China’s admission to the World Trade Organization (WTO) in 2001 gave tens of thousands of Chinese enterprises access to global markets.
The conditions of China’s admission were that it reduce trade barriers, open up markets, increase transparency, protect intellectual property rights and reform its legal system to ensure consistency with WTO obligations. In part because of China’s admission to the WTO, the Chinese economy is now eight times larger than when it joined.
While China has taken advantage of the economic benefit of its WTO admission, it’s been slow to hold up its end of the bargain. In January, the Office of the U.S. Trade Representative released its report to the Congress on China’s WTO compliance, which details the ways in which China has failed to live up to its commitments.
“Ensuring that global trade is free, fair and reciprocal will have a significant positive long-term impact on the U.S. economy.”
~ The White House
- China uses foreign ownership restrictions, such as joint venture requirements and foreign equity limitations, and various administrative review and licensing processes to require or pressure technology transfer from U.S. companies to Chinese entities.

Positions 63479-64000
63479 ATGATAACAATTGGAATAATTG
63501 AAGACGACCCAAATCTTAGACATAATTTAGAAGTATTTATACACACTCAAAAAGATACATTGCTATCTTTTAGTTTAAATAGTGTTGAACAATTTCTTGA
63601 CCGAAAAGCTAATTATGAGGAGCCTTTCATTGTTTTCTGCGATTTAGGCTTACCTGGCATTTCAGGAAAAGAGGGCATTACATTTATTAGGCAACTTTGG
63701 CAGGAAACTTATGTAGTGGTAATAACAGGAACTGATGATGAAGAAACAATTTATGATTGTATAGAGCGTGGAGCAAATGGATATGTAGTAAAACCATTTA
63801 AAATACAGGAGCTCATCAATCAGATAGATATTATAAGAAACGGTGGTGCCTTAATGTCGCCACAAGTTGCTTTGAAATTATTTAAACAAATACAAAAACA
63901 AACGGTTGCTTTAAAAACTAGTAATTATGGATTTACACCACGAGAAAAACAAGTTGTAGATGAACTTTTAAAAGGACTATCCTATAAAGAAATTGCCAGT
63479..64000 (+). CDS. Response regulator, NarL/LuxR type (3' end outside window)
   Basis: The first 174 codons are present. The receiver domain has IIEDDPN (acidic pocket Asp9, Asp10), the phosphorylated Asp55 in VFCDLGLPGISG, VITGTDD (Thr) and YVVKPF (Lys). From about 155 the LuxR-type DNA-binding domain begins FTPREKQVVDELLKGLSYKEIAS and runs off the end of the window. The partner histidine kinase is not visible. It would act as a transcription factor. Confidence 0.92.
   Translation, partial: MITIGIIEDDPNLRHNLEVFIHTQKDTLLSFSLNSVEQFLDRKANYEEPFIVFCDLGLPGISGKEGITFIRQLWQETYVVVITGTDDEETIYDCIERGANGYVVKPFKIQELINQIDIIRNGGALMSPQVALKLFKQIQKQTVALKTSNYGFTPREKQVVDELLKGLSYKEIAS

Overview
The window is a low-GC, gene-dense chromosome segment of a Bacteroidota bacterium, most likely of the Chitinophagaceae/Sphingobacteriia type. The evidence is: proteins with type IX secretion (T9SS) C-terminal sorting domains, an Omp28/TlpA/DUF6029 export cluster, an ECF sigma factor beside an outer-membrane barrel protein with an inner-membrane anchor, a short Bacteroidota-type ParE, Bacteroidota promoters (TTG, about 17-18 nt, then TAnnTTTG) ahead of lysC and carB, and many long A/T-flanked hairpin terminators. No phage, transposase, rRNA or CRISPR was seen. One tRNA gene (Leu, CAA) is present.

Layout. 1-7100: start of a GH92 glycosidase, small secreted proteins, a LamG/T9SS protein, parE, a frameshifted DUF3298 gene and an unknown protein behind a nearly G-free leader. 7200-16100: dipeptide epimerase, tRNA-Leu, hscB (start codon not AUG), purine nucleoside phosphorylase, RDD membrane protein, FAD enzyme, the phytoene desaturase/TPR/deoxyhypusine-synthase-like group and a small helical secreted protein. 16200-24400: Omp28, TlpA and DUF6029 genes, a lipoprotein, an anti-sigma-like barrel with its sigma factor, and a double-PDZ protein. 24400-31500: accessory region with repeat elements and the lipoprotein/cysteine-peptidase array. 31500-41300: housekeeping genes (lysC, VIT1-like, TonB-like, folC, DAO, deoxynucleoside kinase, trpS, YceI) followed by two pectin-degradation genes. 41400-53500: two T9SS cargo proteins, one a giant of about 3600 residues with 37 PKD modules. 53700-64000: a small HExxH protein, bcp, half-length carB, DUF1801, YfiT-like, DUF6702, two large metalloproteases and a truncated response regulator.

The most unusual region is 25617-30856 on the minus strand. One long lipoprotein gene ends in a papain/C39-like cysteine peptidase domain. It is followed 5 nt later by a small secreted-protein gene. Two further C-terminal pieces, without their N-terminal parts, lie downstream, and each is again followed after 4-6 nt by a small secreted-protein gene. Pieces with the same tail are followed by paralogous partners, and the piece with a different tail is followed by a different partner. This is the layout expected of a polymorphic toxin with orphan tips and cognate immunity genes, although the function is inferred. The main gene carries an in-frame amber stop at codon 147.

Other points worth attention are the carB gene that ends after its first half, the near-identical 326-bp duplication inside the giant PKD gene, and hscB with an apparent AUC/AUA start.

- China’s regime of technology regulations forces U.S. companies seeking to license technologies to Chinese entities to do so on non-market-based terms that favor Chinese recipients.
- China conducts and supports unauthorized intrusions into, and theft from, the computer networks of U.S. companies to access their sensitive commercial information and trade secrets.
These unfair practices prompted the U.S. to propose responsive actions, including historic tariffs against China. In addition to these tariffs, the U.S. has requested consultations at the WTO. The U.S. also is considering potential restrictions on Chinese investment and is working with allies affected by China’s unfair behavior to restore fairness to global trade.
“The president is for free trade,” said the White House in a statement, “but it must also be fair trade. Addressing unfair trade practices and ensuring that global trade is free, fair and reciprocal will have a significant positive long-term impact on the U.S. economy.”